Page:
U.S. trade policy toward China under the Trump Administration is heavily focused on addressing the perceived unfairness and competitive disadvantages created by China’s industrial policies, chief among them, Made in China 2025. Here’s your Essential graphic on the policy’s core components.
Export controls are not a new idea. They date back to at least the 14th century when the English tried to keep longbow technology out of the hands of the French during the Hundred Years War. Today, we face a very different world with multiple adversaries, including non-state actors, and no strong consensus on how or when to act.
Made in China 2025 calls for achieving “self-sufficiency” through technology substitution while becoming a “manufacturing superpower” that dominates the global market in critical high-tech industries. That could be a problem for countries that rely on exporting high-tech products or the global supply chain for high-tech components.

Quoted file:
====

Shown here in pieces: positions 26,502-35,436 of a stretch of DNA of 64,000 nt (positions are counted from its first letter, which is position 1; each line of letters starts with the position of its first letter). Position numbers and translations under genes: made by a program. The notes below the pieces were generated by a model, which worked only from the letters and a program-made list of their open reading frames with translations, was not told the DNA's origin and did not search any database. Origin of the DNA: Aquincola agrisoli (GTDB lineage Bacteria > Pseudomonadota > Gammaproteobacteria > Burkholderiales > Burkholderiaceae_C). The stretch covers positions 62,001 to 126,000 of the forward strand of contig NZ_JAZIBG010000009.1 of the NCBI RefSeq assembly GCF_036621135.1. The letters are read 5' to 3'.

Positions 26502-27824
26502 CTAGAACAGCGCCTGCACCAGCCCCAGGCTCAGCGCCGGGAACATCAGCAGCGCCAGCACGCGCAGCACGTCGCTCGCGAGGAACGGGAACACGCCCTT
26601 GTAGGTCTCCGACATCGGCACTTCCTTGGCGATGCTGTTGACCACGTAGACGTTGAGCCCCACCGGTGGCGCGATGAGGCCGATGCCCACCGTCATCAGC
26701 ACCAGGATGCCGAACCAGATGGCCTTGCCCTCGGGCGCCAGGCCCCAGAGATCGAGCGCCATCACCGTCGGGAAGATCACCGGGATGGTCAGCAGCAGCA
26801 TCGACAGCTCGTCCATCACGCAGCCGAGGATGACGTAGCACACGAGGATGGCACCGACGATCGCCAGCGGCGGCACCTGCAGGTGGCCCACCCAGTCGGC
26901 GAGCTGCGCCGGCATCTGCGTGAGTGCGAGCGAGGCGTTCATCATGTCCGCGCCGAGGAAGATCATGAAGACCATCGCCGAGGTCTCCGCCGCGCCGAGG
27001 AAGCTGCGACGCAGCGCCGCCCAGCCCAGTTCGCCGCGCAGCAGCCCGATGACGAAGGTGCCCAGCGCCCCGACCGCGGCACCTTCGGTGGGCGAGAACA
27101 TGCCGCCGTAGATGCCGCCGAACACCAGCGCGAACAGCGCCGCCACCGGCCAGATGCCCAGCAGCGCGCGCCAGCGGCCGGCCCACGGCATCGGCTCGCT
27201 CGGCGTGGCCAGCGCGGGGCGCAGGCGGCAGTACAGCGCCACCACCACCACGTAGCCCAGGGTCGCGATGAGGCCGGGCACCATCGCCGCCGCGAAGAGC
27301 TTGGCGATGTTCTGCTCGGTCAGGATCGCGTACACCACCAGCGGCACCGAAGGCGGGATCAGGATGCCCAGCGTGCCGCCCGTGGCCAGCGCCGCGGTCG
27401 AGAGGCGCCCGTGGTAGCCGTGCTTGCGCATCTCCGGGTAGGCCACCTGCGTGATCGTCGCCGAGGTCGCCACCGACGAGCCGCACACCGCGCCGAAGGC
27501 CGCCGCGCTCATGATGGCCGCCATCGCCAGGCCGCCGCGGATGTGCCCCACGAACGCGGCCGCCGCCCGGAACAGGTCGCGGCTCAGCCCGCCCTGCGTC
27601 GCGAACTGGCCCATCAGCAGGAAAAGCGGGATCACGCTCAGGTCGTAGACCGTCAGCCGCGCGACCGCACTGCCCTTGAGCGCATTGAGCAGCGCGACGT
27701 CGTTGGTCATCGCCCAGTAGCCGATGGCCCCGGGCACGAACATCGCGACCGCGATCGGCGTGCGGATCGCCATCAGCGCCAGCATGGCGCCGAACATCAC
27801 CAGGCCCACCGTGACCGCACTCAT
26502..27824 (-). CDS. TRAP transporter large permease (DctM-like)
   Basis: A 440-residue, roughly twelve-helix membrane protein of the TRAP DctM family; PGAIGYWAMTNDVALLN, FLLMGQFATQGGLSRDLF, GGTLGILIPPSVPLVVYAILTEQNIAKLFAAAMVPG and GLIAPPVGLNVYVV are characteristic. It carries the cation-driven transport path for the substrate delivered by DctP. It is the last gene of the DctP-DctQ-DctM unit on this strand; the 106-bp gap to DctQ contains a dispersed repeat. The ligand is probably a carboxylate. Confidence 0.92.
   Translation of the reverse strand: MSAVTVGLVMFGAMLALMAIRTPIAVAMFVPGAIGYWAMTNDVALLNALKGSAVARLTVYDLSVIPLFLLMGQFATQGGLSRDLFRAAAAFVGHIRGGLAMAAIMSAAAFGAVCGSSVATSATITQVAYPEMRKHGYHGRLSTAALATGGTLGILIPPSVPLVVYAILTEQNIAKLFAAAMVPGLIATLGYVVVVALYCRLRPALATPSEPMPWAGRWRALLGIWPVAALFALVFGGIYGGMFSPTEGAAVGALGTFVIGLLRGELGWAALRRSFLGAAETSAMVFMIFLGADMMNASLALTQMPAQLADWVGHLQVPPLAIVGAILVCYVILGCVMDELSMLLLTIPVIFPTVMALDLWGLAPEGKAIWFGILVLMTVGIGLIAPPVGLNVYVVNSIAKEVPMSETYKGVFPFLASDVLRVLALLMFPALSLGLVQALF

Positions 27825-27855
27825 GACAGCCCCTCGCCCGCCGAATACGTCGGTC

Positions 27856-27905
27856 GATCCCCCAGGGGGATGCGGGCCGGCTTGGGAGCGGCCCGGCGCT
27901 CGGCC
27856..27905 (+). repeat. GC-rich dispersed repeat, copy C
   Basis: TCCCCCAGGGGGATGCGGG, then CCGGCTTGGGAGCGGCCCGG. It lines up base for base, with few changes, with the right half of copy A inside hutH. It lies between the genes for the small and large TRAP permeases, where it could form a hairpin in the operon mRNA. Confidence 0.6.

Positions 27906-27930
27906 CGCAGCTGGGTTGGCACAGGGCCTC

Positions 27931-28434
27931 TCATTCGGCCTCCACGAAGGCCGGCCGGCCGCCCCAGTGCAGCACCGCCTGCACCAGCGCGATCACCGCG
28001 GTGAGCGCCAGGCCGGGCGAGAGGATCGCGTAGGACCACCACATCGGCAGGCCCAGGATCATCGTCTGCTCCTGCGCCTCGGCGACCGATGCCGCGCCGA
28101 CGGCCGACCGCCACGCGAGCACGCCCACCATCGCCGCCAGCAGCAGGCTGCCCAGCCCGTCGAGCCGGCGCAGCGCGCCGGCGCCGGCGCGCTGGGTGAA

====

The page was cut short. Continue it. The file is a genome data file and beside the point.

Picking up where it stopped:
China’s cybersecurity law can be used as a form of “backdoor” trade retaliation to hurt U.S. firms in China.
The operator’s manual for the popular entry-level Honda Civic is 601 pages. It doesn’t fit in the glove box; it comes in the form of an electronic document to download, which seems appropriate considering the number of electronic components in the car. High-tech, high-cost, components are lightweight and positioned to move long distances on a just-in-time basis.
Robots are not in every case displacing jobs, but automation is certainly changing the types of jobs available and the skills needed to fill them. Explore this robot map produced by the Brookings Institute to see where the robots are on the move.
U.S. manufacturers will create more than 3 million job openings over the next decade – but two million of these future jobs could go unfilled. “If we’re not able to ensure a skilled workforce and a steady supply of skilled workers for manufacturers in this country, then [companies will] either go out of business or be forced to look elsewhere.” – Gardner Carrick of the Manufacturing Institute